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White Magic conjures many shades of meaning

White Magic conjures many shades of meaning

Mira Billotte is an alchemist. There aren't all that many words to the songs she has written for "Dark Stars," the spellbinding new EP from Brooklyn psychedelic-folk duo White Magic, but when she sings them in her reverberant yet vaporous voice, they mystify and bewitch.
"I like a phrase having three or four meanings at once," says Billotte, en route from Atlanta, Georgia, to Chapel Hill, North Carolina. "Of course, I know what it means to me, but someone else's interpretation is often just as artistically valid."
Case in point: "Shine on Heaven," the opening track of "Dark Stars." Over Billotte's intoning piano chords, underscored by finger cymbals, it sounds like she is singing something dark and metaphysical: "Shot from heaven/Death is heaven ... "
But when asked if this is so, Billotte can hardly suppress a giggle. "I like the idea, `death is heaven,' but death is not the word I'm singing," she says. "The song is me wondering about this idea of heaven. Everybody thinks they know about it, but nobody really knows. And nobody wants to admit they don't know.
"I believe (heaven) can be here on Earth, and after death as well. But in the song I'm questioning the concept that everyone is up in the clouds."
Another track also becomes slightly less sinister when Billotte's original intentions become known. On "Very Late," she distractedly sings lines such as "Where have you been boy?/You're home very late" and "What you may be looking for, may not be inside of me/Gonna hurt tomorrow," and the effect is chilling.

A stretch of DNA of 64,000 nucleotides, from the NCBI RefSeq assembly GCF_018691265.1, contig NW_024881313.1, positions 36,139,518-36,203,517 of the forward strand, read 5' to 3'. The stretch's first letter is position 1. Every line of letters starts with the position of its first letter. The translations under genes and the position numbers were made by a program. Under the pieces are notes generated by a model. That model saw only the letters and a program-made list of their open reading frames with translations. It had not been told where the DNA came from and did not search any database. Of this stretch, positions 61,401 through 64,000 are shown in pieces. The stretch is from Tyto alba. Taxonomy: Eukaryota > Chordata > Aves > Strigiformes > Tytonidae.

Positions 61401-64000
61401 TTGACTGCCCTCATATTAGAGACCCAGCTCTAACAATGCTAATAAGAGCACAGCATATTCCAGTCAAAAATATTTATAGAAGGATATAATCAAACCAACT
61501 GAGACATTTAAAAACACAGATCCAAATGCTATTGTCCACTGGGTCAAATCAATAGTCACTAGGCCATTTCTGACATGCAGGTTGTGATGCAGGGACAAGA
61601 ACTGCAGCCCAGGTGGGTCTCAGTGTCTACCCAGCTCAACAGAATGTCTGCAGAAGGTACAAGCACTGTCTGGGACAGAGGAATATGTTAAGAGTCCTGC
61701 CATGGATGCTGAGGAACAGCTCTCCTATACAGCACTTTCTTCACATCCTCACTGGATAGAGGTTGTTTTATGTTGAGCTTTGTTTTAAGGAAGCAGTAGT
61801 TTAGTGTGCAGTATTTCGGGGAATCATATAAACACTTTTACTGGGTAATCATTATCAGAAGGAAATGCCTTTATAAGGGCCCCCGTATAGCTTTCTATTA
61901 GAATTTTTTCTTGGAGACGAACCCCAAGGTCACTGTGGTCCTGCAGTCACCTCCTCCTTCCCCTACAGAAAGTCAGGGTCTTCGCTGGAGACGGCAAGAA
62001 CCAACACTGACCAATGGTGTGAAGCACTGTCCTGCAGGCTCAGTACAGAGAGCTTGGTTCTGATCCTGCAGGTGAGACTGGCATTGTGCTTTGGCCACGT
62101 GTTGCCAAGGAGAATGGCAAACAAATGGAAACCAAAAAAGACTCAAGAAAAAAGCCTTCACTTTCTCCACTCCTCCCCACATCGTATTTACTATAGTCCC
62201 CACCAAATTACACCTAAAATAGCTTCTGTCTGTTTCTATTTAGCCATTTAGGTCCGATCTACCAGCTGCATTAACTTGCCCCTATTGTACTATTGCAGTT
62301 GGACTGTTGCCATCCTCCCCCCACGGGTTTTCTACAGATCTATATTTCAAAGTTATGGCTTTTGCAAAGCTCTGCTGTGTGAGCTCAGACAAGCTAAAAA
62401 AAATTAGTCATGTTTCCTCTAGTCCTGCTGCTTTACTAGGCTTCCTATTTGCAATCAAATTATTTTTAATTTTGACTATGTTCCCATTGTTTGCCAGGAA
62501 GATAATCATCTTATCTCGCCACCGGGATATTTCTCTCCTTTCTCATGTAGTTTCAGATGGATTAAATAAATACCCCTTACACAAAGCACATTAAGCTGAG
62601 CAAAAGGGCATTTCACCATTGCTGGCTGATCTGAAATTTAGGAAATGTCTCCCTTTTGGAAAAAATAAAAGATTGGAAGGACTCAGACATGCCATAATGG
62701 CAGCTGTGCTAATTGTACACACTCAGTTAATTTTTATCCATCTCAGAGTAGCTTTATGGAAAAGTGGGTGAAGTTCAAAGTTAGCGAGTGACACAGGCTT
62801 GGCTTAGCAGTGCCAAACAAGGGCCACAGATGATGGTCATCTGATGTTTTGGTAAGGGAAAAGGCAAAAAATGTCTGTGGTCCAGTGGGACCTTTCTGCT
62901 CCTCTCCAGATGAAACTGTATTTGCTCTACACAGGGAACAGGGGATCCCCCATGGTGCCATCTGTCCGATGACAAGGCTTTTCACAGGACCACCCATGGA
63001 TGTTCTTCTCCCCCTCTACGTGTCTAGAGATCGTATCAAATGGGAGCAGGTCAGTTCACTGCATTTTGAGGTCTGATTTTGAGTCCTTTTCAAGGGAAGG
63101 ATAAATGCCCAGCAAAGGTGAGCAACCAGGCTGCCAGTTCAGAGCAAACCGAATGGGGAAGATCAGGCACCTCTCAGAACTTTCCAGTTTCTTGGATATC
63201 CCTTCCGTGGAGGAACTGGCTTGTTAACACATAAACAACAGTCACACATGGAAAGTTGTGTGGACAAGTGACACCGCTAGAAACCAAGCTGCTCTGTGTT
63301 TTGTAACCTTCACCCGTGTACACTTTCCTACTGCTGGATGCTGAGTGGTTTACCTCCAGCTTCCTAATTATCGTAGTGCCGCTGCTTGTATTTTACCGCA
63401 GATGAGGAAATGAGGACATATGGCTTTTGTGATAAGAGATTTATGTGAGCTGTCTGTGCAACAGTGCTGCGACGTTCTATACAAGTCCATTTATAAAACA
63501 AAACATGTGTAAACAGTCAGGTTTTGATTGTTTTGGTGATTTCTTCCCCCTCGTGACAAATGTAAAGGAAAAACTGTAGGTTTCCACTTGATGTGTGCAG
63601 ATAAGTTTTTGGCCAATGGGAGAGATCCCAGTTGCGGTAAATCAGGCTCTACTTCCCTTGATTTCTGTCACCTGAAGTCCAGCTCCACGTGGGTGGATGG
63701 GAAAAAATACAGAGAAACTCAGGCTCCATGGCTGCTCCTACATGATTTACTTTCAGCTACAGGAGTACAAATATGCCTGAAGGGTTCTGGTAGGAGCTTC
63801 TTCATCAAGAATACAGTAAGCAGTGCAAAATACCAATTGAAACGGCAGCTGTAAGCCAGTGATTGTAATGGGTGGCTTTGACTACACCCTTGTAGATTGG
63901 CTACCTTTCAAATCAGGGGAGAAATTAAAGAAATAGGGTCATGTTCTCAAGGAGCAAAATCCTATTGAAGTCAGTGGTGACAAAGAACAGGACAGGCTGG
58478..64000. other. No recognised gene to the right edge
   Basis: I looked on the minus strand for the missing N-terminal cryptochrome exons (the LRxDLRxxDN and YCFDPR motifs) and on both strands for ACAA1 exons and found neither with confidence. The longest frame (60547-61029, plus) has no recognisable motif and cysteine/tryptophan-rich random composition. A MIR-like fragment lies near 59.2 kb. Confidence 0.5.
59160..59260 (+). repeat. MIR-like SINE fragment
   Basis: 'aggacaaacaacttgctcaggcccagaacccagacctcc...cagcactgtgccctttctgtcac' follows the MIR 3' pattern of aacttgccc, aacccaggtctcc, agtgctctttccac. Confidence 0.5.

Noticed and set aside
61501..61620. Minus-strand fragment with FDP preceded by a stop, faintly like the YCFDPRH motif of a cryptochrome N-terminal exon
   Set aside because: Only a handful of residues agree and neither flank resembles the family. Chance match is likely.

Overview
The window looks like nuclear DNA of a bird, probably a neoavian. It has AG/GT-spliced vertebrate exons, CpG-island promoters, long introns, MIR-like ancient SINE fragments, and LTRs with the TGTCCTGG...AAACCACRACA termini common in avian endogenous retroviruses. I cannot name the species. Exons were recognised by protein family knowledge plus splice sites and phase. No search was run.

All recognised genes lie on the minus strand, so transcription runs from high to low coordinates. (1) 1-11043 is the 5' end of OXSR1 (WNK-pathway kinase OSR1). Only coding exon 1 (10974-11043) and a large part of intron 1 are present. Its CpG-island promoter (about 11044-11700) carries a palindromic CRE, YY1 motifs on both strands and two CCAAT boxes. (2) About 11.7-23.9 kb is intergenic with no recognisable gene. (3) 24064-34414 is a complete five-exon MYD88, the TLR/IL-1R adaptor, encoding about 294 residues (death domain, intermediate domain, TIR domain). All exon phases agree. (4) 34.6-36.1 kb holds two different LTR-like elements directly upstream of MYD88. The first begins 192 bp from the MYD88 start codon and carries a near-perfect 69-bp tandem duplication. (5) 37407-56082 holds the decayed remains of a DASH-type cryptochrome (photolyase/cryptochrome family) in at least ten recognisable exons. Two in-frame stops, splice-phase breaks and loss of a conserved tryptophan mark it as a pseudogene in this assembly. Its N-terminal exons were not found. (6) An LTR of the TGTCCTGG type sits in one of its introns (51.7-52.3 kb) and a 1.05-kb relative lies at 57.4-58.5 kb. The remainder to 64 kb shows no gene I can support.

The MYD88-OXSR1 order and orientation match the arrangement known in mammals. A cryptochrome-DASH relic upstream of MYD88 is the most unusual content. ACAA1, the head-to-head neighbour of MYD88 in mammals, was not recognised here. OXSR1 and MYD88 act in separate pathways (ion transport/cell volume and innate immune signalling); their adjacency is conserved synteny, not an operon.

The foreboding is lessened, however, when Billotte reveals, "That's my interpretation of blues. I listen to a lot to blues and jazz. Billie Holiday and Bessie Smith were the first things I really listened to as a youngster (growing up in the Maryland suburbs of D.C. and Baltimore). Then I started to get into gospel. That was a turning point vocally.
"All my friends were listening to punk rock, and I enjoyed Fugazi and everything that came out of D.C.," adds Billotte, who in the late 1990s played drums in her older sister Christina's garage-rock band, Quix*o*tic. "But musically it was not what I wanted to express. I was getting into folk, gospel and blues."
Although Quix*o*tic was her sister's band, Billotte "learned a lot from her (songwriting) style. We have similar aesthetics. And like Quix*o*tic, White Magic also does soul and gospel covers."
So during a White Magic show, Billotte and guitarist Doug Shaw, accompanied by drummer Tommy Rouse, might trot out Nina Simone's "Plain Gold Ring" or the Staples Singers' "New Home," along with tunes from the band's 2006 full-length debut, "Dat Rosa Mel Apibus (The Rose Gives Honery to the Bees)."
Asked to compare "Dat Rosa" with "Dark Stars," Billotte replies, "The approaches to the music were almost opposite. 'Rosa' was very dense, with more layering, a more expansive sound, a vaster landscape. 'Dark Stars' was more spontaneous. The songs were recently written, and you can hear us forming them."


Updated : 2021-04-16 18:55 GMT+08:00